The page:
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Metal/Prog Metal DVD/Video Reviews

Grave Digger

25 To Live DVD

Review by Gary Hill

I have to say that I never really heard these guys before. Since Mike Korn had done a review of one of their previous discs for MSJ I knew who they were, but I had some notion in my own head, probably due to the band name, that these guys were some extreme death metal outfit. Well, after popping this disc in to my PC (out of three DVD players I tried it only worked on two of them - of course could just be because it's a promo copy) I can say that Grave Digger is definitely not an extreme death metal band. I can also say, "they rock!" I really like their style of metal, and the skill with which they perform it. While they aren't quite on the same level as Iron Maiden or Judas Priest, they are in the same ballpark. I suppose the closest comparison would be to Accept, but you might also think of Motorhead in some ways. Whatever group you think of when listening to them, though, if you enjoy good solid, no nonsense heavy metal, you'll like these guys. In addition, for reasons to be discussed in the next couple paragraphs, this DVD might be an excellent first introduction to the group.

The DVD starts off with a behind the scenes film showing the band's trip to Brazil to perform. Filmed in sepiatone, this thing is quite cool. While there isn't a lot of dialogue, it leads off with a delay at the airport. This is just one of the scenes that seems like it could have been part of the Spinal Tap movie. The way they present this here, it's obvious that that comparison is not lost on the guys in the band, and they find it funny. That makes it OK to laugh about it. This is a great little documentary. They put it together with little text cards, like in old silent movies. While the cards sometimes point up the fact that English isn't their first language, I almost wonder if that isn't an intentional gag on their part, too. Either way it adds to the charm of this outing. They even include some footage of a Brazilian Grave Digger tribute band in the mix. Interestingly enough, from looking at him, one might think that the lead singer of that outfit is the aforementioned Mike Korn moonlighting. Do you get to Brazil often, Mike? This little vignette isn't extremely long, but it's quite fun and a great way to show that these guys don't take themselves too seriously.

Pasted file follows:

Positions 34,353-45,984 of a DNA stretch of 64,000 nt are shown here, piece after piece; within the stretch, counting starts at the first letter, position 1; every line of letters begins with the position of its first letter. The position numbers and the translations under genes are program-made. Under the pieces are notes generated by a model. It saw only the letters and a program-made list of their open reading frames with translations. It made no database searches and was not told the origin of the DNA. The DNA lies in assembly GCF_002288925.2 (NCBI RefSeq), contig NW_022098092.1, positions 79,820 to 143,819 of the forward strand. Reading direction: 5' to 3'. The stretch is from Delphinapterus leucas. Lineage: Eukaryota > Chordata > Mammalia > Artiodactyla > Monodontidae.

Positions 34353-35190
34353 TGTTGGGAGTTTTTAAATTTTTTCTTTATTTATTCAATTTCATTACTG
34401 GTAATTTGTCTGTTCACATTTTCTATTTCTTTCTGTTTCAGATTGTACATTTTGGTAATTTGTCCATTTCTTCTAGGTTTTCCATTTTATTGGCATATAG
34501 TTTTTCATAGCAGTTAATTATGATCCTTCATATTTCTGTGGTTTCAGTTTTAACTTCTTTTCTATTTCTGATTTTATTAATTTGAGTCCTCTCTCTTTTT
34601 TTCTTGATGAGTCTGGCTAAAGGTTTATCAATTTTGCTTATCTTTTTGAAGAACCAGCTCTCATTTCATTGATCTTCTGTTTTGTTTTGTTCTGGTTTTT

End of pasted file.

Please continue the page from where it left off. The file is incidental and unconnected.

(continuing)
That brings us to the concert film itself. This is another piece of quality. You can tell that it was not given the budget that some bigger bands might have had, but they did a lot with what they had. The sound quality and video quality are both quite good. The only thing that gives away the budgetary considerations is the fact that there aren't a lot of odd camera angles and stuff. Not that I really miss it, though, sometimes those things just take away from the experience. What we have here is an in your face, real (and quite live) performance captured to be enjoyed in the privacy of your own home. For fans of solid metal, this is a great thing. As said before, these guys have elements of a lot of old school metal, but with a slightly raw approach. That's all about their particular sonic vision, though, as they are a professional outfit and are quite good at their game. They run through tracks from all eras of their extensive career (as the title of the DVD alludes to) and there isn't a song that doesn't work. Brazilian rock fans certainly are in a league all of their own and their enthusiasm adds to the enjoyment. I swear that from what I've seen no one rocks out like Brazilian music fans. In any event, with all of these elements in place, this is one very potent DVD release. I can tell you that I hadn't really given these guys much of a chance before. That's not a mistake I'll make again. They've got a new fan here.

This review is available in book format (hardcover and paperback) in Music Street Journal: 2006 Volume 3 at lulu.com/strangesound.

 
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